The surgeon selects a ventilation tube for your child that will remain in place for as long as required for the middle ear infection to improve and for the eustachian tube to return to normal. This may require several weeks or months. During this time, you must keep water out of the ears because it could start an infection. Otherwise, the tube causes no trouble, and you will probably notice a remarkable improvement in hearing and a decrease in the frequency of ear infections.

If you do have an infection in your outer ear, the treatment is with either ear-drops (containing antibiotics) and/or a course of oral antibiotics. If the pain is very uncomfortable you may be advised to take painkillers such as paracetamol or anti-inflammatory drugs. If the ear canal needs more attention, then treatment could include a thorough cleaning of the ear by your doctor or an ear specialist.

Treating an ear infection is relatively simple. Many ear infections clear on their own and require no treatment, although an over the counter pain reliever may be recommended to ease the child’s discomfort. A persistent ear infection may require antibiotics. Antibiotics are not prescribed as often as they used to be to avoid over exposure to antibiotics at an early age. Antibiotics may also be prescribed if the child has had numerous ear infections within a close period of time or if the ear infection presents with effusion. Pain relieving ear drops may be prescribed to help relieve discomfort.

Make your own antiseptic ear rub that soothes the area killing harmful bacteria. It’s a great home remedy for clogged ears. This herbal treatment of ear infection prevents bacterial transfer, saving you from developing an infection in the healthy ear.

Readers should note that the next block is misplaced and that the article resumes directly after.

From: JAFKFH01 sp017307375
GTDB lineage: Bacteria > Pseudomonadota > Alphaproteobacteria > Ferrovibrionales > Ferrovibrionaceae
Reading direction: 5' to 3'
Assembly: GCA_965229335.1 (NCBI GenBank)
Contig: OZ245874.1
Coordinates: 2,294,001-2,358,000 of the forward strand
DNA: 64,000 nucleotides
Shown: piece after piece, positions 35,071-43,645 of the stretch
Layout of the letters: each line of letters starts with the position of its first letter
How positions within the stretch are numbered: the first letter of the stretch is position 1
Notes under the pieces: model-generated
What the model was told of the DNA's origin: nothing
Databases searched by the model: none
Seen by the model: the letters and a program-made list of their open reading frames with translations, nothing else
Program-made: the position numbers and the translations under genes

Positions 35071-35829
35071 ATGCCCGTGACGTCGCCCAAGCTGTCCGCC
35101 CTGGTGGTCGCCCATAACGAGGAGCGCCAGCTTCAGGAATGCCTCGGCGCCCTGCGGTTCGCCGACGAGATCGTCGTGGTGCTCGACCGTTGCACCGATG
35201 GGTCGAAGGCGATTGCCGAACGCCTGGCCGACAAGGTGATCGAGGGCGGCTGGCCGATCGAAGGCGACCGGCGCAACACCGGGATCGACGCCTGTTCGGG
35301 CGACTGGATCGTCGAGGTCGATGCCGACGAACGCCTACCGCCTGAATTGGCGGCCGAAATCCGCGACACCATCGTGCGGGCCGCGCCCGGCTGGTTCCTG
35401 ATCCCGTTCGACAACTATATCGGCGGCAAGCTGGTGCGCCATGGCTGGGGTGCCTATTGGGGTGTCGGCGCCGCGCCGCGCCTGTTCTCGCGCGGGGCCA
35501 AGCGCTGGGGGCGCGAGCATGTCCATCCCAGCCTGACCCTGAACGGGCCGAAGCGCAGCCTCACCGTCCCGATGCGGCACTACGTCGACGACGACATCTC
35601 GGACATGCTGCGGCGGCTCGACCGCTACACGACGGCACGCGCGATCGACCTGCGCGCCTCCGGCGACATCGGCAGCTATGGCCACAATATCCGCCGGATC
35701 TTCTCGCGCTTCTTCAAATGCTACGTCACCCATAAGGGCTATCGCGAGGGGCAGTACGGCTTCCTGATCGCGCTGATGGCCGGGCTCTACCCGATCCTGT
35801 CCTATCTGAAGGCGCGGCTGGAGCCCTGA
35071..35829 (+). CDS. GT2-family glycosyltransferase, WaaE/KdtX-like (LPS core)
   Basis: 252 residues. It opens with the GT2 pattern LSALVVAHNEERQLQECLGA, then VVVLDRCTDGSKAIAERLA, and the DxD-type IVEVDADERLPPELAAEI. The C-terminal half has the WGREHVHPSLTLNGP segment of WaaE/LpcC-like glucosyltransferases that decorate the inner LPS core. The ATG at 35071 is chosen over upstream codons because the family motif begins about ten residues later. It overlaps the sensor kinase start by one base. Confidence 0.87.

Applying heat to the ear, which may help relieve the earache. Use a warm washcloth or a heating pad. Do not allow your child to go to bed with a heating pad, because he or she could get burned. Use a heating pad only if your child is old enough to tell you if it's getting too hot.

Using eardrops. Doctors often prescribe pain-relieving eardrops for earache. Don't use eardrops without a health professional's advice, especially if your child has ear tubes.

Ear infections occasionally cause the ear drum to perforate which is in some ways analogous to a pimple popping: The infection may go away and the pain is gone. The ear drum heals and sometimes the fluid reaccumulates but often the infection is gone. The drainage and occasional blood from the ear looks frightening and your doctor may want to have a look. Don't put drops in a draining ear without first talking to your doctor.

If your doctor has said things like 'it looks a little red' or 'I see a little fluid' then they may not have been making a 'certain' diagnosis of an ear infection. This is especially true if the diagnosis was made when your child had no other symptoms at all. With a true ear infection, in addition to having fluid in their ear, your child should instead have the more classic symptoms of 'a history of rapid onset of signs and symptoms such as otalgia (or pulling of the ear in an infant), irritability in an infant or toddler, otorrhea, and/or fever.

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